One source for a conversion story?

mike lawson
January 13, 2011 12:18 pm
Hey Bill:
This was a very informative story, thank you. If there's a similar article coming up, can there be more sources than experts from one company? It would be interesting to see the differences in their responses.
Thanks!
--Mike


Flag Comment as Offensive

Bonus coverage

Bill Merrick
January 14, 2011 10:37 am
Mike,

This is one of a few "online extra" articles we published in addition to our annual Information Systems Guide and the main core conversion feature from the December Credit Union Magazine, "Building a better core."

Thus the one source.

Here are a couple more online extras that address core processing:
* "It's more than the core" and
* "Don't get dust in the server and other core conversion lessons."

Bill


Flag Comment as Offensive

Post a comment to this story

heroes

What's Popular

Popular Stories

Recent Discussion

Great article! Unfortunately, most employees don’t feel valued or appreciated by their supervisors or employers. In fact, research has shown that the predominant reason team members quit their jobs is because they don’t feel valued. This is in spite of the fact that employee recognition programs have proliferated in the workplace – over 90% of all organizations in the U.S. has some form of employee recognition activities in place. But most employee recognition programs are viewed with skepticism and cynicism – because they aren’t viewed as being genuine in their communication of appreciation. Getting the “employee of the month” award, receiving a certificate of recognition, or a “Way to go, team!” email just don’t get the job done. How do you communicate authentic appreciation? We have found people have different ways that they want to be shown appreciation, and if you don’t communicate in the language of appreciation important to them, you essentially “miss the mark”. Additionally, employees need to receive recognition more than once a year at their performance review. Otherwise, they view the praise as “going through the motions”. A third component of authentic appreciation is that the communication has to be about them personally – not the department, not their group, but something they did. Finally, they have to believe that you mean what you say. How you treat them has to match the words you use. If you are not sure how your team members want to be shown appreciation, the Motivating By Appreciation Inventory (www.appreciationatwork.com/assess) will identify the language of appreciation and specific actions preferred by each employee. You then can create a group profile for your team, so everyone knows how to encourage one another. Remember, employees want to know that they are valued for what they contribute to the success of the organization. And communicating authentic appreciation in the ways they desire it can make the difference between keeping your quality team members or having a negative work environment that everyone wants to leave. Paul White, Ph.D., is the co-author of The 5 Languages of Appreciation in the Workplace with Dr. Gary Chapman.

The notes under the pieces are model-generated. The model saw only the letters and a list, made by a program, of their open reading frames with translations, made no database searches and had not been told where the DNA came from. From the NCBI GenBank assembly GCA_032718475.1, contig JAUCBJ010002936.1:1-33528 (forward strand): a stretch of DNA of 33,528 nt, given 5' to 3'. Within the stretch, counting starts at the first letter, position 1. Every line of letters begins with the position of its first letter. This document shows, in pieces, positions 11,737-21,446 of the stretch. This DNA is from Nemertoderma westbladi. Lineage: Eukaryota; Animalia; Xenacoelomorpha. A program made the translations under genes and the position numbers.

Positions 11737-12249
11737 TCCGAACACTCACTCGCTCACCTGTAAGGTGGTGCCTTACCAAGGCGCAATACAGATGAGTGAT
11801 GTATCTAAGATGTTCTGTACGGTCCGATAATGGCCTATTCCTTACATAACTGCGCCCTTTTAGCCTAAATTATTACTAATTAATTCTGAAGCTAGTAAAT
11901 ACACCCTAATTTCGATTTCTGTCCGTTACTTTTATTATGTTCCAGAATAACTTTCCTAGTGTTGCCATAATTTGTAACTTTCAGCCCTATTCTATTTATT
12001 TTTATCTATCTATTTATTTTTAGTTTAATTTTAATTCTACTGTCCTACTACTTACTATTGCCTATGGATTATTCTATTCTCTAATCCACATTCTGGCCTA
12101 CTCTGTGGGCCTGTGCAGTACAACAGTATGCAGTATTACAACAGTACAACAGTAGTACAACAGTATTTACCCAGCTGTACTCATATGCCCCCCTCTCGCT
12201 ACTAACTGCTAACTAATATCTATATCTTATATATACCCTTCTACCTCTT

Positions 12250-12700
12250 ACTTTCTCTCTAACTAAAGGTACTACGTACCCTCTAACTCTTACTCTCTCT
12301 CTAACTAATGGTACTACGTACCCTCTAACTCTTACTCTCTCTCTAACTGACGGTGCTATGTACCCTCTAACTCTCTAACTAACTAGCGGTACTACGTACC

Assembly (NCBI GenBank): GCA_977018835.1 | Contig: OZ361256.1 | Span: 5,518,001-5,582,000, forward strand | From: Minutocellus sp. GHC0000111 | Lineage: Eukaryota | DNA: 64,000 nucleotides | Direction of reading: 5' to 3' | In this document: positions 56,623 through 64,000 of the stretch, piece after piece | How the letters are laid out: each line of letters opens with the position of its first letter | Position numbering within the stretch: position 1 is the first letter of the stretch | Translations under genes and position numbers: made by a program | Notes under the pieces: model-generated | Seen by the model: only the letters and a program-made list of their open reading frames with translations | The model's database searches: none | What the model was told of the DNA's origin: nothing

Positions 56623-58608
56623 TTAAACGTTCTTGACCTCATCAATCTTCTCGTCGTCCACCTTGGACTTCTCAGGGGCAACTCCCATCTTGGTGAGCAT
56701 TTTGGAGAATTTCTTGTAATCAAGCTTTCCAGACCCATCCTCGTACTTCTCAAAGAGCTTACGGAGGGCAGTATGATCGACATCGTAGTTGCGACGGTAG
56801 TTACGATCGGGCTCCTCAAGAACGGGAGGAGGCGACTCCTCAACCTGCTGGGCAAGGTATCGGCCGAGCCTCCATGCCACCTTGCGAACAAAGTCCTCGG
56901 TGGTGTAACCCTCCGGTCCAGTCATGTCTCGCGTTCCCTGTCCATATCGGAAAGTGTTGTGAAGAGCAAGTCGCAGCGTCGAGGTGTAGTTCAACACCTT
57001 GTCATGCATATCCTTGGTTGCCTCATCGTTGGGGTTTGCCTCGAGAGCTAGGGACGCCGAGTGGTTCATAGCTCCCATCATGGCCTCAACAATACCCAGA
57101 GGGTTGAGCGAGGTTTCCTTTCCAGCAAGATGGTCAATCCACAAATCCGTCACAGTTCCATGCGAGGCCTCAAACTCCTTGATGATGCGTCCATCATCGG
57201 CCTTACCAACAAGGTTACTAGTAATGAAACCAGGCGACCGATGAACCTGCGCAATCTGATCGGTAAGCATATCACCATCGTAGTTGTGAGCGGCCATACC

Your Say: Who should be Credit Union Magazine's 2014 CU Hero of the Year?

View Results Poll Archive